The goal of the present study was to examine maternal comorbidities, medication use during pregnancy, and reproductive health related factors in relation to retinoblastoma in offspring.

Methods

We conducted a multi-center case–control study of retinoblastoma across the USA and Canada from June 2006 to June 2011 [22]. Children with sporadic retinoblastoma were identified from Wills Eye Hospital in Philadelphia, or by the Children’s Oncology Group (COG), which includes over 200 institutions in the USA and Canada. Each participating COG institution, Wills Eye Institute, the University of Pennsylvania, and the University of California, Los Angeles approved the study. After a physician gave his or her approval to contact a patient, children were eligible for the present study if at least one biological parent consented to participate, if they resided in the continental U.S., Alaska, or Canada, if they had a telephone in their household, and if at least one parent spoke English or Spanish. Children conceived with a donor egg or sperm were eligible for the study. Participants provided written informed consent for biospecimen collection; because interviews took place via telephone, we collected verbal informed consent for the interview, which was documented on the questionnaire. In total, 282 cases of retinoblastoma (187 unilateral and 95 bilateral cases) were enrolled in the study.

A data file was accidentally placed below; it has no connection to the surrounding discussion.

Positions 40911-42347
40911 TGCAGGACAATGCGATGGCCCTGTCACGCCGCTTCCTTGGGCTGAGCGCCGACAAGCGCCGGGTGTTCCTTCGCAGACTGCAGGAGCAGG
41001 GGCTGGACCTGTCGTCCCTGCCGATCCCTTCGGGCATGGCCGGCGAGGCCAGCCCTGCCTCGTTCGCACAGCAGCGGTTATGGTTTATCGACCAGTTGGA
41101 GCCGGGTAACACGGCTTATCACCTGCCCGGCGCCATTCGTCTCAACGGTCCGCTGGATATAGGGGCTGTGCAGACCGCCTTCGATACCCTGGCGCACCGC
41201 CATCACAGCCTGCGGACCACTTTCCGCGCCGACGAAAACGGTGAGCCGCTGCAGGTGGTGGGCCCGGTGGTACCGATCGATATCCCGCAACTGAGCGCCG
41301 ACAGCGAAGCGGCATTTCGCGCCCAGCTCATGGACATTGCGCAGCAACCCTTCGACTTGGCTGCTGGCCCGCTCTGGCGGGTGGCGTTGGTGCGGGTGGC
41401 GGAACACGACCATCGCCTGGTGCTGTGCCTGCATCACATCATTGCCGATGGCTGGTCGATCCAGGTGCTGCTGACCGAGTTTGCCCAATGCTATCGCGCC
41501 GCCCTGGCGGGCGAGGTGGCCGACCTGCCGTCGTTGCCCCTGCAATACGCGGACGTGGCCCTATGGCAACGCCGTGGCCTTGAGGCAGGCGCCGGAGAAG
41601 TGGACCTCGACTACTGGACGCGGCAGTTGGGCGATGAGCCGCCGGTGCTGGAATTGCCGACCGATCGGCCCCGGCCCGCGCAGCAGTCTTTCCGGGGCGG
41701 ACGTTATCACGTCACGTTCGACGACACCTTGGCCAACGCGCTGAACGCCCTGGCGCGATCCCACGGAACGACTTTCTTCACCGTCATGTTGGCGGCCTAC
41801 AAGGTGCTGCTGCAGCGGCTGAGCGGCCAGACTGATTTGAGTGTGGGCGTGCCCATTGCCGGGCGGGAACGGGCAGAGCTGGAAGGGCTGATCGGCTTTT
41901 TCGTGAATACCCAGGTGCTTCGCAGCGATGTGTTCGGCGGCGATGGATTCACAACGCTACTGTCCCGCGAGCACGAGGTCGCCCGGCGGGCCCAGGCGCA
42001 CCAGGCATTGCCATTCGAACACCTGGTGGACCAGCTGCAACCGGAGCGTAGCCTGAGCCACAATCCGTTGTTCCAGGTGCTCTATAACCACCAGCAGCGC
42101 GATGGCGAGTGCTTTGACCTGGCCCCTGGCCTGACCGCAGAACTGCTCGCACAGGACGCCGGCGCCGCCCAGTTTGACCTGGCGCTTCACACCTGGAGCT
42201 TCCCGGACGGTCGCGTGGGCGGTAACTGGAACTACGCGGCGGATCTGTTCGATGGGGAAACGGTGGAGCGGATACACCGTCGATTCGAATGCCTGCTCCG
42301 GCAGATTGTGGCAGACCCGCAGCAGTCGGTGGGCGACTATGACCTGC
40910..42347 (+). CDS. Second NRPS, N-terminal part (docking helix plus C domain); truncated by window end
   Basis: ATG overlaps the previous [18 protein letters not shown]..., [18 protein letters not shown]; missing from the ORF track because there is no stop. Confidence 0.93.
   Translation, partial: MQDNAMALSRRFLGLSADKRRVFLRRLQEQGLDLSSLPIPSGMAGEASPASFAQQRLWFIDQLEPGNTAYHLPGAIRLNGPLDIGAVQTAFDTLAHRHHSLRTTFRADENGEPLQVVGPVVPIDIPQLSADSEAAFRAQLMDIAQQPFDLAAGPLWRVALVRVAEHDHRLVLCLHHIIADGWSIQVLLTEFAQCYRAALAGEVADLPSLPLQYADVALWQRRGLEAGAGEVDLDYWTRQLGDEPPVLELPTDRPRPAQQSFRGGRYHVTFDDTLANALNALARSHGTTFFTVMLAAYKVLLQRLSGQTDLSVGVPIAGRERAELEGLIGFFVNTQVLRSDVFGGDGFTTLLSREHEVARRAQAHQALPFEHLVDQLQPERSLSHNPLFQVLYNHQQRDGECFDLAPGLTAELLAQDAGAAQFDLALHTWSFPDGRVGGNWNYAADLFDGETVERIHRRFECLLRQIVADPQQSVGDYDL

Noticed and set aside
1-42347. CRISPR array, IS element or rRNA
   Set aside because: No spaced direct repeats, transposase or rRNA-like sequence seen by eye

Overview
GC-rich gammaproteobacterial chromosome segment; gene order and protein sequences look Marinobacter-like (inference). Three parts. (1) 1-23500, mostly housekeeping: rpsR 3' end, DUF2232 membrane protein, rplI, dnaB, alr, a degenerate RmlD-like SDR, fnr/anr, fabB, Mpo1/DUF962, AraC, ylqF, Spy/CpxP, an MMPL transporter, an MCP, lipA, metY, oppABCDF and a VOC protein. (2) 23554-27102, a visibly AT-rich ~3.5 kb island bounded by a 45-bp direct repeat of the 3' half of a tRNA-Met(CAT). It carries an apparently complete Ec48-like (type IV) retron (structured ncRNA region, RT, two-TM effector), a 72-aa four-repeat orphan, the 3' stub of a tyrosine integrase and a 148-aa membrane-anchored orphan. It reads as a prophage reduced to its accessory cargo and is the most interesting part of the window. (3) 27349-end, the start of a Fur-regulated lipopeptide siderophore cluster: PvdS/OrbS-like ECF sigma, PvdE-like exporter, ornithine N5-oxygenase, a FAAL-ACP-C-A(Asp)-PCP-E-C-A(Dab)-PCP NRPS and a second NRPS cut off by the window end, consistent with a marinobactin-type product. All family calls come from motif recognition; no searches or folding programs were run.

The family of each case was asked to nominate one or more children of their friends or non-blood relatives under age 15 as potential controls. For bilateral cases, eligible control fathers were not a biological relative of the case’s father; for unilateral cases, eligible control mothers were not a biological relative of the case’s mother. We attempted to match controls to cases on the child’s age at the time of interview (0–1, 2–4, 5–9, 10–14 years old). If more than one control was nominated by the case parents, we attempted to recruit the eligible control closest in age to the case. If that control was not successfully recruited, we attempted to recruit the next control until we obtained a control or until we contacted all potential controls. When an “ideal control” (age-matched and not a biological relative) was unavailable, cases were asked to suggest another potential child as a control. Some families did not nominate any child as a control or the control’s family did not consent to enroll in the study, therefore for some cases there was no matched control. Overall, 155 controls were recruited.